In answer, he reached up and pulled the sword from his back with a move so fast that it surprised me. I would never have thought such a big man could move like that.
So this is how its going to be?
I glanced to my rear to be sure Leidolf didn’t have any other friends on my six. When I turned back to Leidolf and his cohort, I saw something that made me feel much better.
At the edge of the crowd and out of Leidolf’s field of vision were Brand and Gunnar. They watched, but the weren’t getting involved.
I smiled. Without moving my eyes from Leidolf, I lowered my shield and lifted the sword belt over my head and dropped it to the side. Leidolf watched me warily as I pulled the short ax from my belt. I shifted my stance so that my left leg was forward, hips to the side, the ax in my right hand behind me and held low.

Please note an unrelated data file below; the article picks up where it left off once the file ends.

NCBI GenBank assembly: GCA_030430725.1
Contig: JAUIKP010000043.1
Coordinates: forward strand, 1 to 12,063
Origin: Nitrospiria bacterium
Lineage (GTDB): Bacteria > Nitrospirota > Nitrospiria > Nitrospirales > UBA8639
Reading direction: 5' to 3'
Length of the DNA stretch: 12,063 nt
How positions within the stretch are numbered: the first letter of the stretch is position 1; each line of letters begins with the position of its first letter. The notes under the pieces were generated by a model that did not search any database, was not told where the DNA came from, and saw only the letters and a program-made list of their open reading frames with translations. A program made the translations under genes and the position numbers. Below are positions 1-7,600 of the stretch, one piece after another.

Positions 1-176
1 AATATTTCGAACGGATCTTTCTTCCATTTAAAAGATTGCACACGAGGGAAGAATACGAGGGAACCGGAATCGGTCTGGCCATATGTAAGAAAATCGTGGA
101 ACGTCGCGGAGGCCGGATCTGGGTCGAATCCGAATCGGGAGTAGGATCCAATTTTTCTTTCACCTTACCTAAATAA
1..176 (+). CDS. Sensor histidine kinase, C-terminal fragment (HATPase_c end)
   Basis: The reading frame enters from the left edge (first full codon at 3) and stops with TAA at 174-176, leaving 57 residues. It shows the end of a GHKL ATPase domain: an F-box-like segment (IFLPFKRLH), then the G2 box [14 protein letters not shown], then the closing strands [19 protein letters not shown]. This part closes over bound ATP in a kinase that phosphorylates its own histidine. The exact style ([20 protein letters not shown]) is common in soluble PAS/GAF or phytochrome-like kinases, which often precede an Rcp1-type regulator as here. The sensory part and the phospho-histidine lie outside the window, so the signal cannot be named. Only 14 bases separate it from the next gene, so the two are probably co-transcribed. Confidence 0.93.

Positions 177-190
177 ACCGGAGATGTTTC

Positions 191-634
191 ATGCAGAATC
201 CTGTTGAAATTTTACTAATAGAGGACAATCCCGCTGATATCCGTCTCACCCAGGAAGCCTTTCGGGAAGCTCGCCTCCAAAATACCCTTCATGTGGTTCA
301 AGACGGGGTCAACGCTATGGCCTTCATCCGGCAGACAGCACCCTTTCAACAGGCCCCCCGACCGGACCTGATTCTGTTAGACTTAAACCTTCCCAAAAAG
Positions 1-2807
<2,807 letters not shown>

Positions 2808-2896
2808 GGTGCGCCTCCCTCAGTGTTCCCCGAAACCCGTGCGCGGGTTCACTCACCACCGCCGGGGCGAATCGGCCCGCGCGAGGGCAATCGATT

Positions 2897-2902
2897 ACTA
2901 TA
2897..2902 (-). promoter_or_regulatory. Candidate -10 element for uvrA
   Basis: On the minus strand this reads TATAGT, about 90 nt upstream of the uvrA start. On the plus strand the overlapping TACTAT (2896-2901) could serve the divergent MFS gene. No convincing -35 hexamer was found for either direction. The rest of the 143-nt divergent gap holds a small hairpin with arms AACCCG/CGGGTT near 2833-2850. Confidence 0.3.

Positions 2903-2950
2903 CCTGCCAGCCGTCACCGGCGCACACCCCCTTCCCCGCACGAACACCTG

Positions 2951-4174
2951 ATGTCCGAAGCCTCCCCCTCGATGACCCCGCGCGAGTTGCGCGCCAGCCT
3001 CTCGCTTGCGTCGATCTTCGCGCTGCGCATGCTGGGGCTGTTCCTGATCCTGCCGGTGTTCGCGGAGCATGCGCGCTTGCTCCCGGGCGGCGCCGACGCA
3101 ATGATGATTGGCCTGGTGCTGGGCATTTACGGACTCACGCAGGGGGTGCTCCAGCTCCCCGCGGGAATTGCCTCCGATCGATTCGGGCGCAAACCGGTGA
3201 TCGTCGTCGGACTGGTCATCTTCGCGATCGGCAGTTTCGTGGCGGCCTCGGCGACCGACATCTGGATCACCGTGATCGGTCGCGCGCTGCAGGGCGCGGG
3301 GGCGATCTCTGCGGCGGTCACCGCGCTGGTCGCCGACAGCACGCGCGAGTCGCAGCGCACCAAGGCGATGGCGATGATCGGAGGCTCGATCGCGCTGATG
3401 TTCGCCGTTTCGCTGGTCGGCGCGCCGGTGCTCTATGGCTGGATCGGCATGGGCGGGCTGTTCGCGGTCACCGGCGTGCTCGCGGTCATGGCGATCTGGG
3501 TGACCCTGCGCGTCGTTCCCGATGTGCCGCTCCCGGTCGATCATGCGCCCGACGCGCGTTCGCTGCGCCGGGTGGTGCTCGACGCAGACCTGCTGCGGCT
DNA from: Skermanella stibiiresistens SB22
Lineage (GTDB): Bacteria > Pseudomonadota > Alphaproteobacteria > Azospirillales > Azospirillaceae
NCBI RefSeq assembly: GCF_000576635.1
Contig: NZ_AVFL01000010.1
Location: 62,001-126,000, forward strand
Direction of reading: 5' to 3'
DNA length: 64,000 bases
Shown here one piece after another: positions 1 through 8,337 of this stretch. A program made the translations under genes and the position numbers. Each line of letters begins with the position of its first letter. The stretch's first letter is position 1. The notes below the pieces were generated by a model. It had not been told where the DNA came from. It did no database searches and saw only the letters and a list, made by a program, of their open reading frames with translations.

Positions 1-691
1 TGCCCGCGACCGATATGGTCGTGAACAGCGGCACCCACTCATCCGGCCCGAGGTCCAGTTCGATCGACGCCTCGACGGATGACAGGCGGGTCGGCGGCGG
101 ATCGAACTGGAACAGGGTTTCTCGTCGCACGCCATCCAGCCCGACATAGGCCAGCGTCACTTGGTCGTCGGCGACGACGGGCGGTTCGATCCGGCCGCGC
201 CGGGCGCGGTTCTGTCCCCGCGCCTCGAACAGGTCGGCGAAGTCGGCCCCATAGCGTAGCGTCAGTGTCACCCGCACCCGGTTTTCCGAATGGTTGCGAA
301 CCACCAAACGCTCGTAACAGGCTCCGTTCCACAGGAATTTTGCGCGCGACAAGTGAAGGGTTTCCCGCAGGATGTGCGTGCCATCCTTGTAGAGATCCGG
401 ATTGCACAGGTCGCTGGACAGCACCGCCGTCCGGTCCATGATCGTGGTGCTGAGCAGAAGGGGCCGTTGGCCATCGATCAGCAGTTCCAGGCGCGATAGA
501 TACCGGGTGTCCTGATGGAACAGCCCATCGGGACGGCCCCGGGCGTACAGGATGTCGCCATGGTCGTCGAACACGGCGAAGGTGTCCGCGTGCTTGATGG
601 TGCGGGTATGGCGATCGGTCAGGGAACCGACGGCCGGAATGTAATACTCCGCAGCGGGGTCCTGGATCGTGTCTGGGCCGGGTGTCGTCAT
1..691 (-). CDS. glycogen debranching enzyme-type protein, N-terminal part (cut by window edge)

I concentrated on the spot behind my left ear, where the augmentation chip was located. I called to the chip and gave orders. It complied, spurting adrenaline and other chemicals into my veins.
The first thing I noticed was that my vision became impossibly clear. A bead of sweat fell from Leidolf’s nose and as it fell, I saw through it, to an upside-down version of Leidolf. A fly buzzed about his shoulder and I counted the flaps of its wings and heard the scraping of its leg-tips as it landed.
I looked to my left and right and the world was frozen in time. Gunnar and Brand watched, relaxed. Brand had actually crossed his arms, as if he was bored.